…it is merely a strategy.
I’ve never had a particularly positive view of competition, probably because I have most often seen it used for selfish reasons. I think of some of the less-reputable athletes at my high school who thought it was fun to dominate those less-athletic in gym class. There are some very good things about competition, though, things that build up oneself and others, and it has also proven in business to drive prices down, Adam Smith’s “invisible hand”.
But humans seem to be inflicted with this terrible plague, in that we are always doubting ourselves, always fearful. The easiest way to counter these fears is to believe something good about ourselves and to lash out when this is challenged. I’ve done it, you’ve done it, and so has everybody else.
In a way, we always believe we are right, otherwise we would believe otherwise. By definition, our opinions are what we believe to be true. The trademark of kind people is being willing and able to suspend these beliefs at time in favor of consideration for other people.
It doesn’t surprise me that even a good thing like frugality can become competitive. I see this most often on the forums I read.
I don’t actually know how frugal I am. Sure, I have a 50% savings rate, but I also routinely exceed my grocery budget. Some might consider that budget item frugal, others might not. Likewise, I think it ridiculous that anybody would ever spend $200 on a pair of sunglasses, while others may think it ridiculous that I spent $200 on my primary snowshoes. Does it change the situation if it is told that I have a history of losing sunglasses, and other people may have no interest in snowshoeing?
There is really no point evaluating another person’s spending because there are too many factors at play. Dave Ramsey tells a story in his book “The Legacy Journey” of a very wealthy man who had a net worth of nearly 2.5 billion who gave 500 million away in one year. He ‘treated’ himself to a $100,000 car…and received hate mail from Christians in his church. If only we all had a little more perspective!
Now, people fall astray of good money practices because they are too busy constantly ‘treating’ themselves to expensive gadgets, toys, gear, cars, etc. They get so accustomed to their spending that they fail to see the greater problem developing, fail to realize how much they are wasting. It is fairly easy to spot this, especially if high-income earners are complaining about never having money. You can do a news search for this and find dozens of hilarious articles of people who have lost touch with reality. “Let them eat cake!”
But there isn’t some master list of frugal commandments. Our spending is as varied as our personalities. I believe one of the best ways to gauge whether a purchase is good is to evaluate how often you find yourself using it. This past Spring, I thought about taking advantage of a large sale to buy a backpacking backpack and a backpacking sleeping bag. As cool as these would have been, I realized that the chance of me using them more than once or twice a year was very, very slim. So instead, I spent half the money on a pair of excellent trail running shoes and a hydration vest, and have enjoyed using these nearly 7 times this past season alone. I’m actually very happy with those purchases and they aren’t wasting away in the closet. In fact, they’re in this room with me right now.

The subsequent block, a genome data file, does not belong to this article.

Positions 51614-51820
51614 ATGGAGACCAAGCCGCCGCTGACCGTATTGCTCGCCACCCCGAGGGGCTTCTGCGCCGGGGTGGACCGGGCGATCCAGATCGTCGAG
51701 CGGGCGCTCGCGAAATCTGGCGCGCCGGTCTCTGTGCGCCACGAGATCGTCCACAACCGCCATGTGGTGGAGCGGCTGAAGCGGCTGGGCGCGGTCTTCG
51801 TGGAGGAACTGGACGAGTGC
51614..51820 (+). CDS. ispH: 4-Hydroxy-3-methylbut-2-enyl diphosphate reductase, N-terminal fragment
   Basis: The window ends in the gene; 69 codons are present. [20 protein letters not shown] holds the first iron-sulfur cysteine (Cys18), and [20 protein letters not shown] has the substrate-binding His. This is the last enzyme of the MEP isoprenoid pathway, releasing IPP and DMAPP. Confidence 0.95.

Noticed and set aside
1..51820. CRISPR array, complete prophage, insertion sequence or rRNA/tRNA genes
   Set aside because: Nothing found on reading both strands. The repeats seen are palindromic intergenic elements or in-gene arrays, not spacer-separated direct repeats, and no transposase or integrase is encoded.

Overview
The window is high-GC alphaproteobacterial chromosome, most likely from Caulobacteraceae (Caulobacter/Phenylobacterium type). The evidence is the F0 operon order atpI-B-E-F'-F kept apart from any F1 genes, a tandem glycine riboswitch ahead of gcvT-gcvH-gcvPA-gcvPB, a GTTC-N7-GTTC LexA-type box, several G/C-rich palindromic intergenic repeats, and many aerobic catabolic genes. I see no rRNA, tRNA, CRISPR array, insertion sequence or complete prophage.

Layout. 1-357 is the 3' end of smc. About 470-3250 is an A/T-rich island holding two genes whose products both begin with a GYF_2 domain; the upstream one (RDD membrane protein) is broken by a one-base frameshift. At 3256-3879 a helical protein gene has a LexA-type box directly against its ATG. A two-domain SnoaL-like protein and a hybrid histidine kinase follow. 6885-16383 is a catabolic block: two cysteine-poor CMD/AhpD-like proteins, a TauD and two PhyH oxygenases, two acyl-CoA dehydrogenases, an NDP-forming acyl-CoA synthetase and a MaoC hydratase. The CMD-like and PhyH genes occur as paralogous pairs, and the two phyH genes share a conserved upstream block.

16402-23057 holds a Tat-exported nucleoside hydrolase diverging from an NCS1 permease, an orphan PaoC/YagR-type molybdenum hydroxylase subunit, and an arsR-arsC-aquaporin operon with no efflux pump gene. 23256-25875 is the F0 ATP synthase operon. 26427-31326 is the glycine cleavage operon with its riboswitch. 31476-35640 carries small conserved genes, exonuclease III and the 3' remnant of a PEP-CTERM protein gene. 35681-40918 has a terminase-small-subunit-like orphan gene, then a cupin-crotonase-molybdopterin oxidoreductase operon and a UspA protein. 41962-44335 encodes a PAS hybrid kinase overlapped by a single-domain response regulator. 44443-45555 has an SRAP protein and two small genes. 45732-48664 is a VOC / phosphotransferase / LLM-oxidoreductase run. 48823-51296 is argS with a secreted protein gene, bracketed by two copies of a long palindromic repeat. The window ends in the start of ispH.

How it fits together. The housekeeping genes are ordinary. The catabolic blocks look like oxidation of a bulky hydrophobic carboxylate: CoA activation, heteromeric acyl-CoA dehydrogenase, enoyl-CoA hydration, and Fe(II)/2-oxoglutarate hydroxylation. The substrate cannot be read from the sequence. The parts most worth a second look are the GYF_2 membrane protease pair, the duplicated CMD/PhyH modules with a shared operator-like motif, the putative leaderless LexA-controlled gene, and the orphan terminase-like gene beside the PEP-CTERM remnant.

Similarly, there’s no moral imperative to get the greatest return on financial investments possible. Would you say that spending $10,000 on lottery tickets is a responsible financial move? Of course not, because the risk of losing is so high. In the same way, the highest ROI on financial investments often comes with the greatest potential for failure. Sometimes a lower return is more responsible.
Frugality is great as a strategy toward a specific goal. I want to be financially independent, and being frugal helps me focus on what I truly care about and save the rest. Some people may be frugal in order to take care of their families. Others may just be saving up for a big purchase. Some may even be frugal for it’s own sake or as a means toward having money for a rainy day. But your goals will be your own, so it isn’t enough to boast of your frugality as if that were an expectation others should follow. I want to encourage everyone to be frugal so they can set themselves up for success and avoid the trap of Middle Class consumption and debt. Oftentimes I feel people are asleep at the wheel, steering themselves off a cliff, so I speak out about money frequently, hoping I can inspire a few. And sure, sometimes my friends make purchases I would never make myself, but it doesn’t make any sense for me to be bothered by this (not that that hasn’t happened on occasion, because I’m definitely not perfect).
Anyway, I would argue that having a true goal is the key here. Maybe you’ve been paying for Audible and never use it. Then stop paying for it! Maybe you are paying for a gym membership and never use it but keep it because it’s a “good rate”. Stop paying for it, you’ve probably wasted more than the advantage of the good rate! Trim the excess from your life, focus on what you love. Have money set aside so it doesn’t keep you awake at night. Bless others with your goals, and budget for those things. But it’s just not a competition.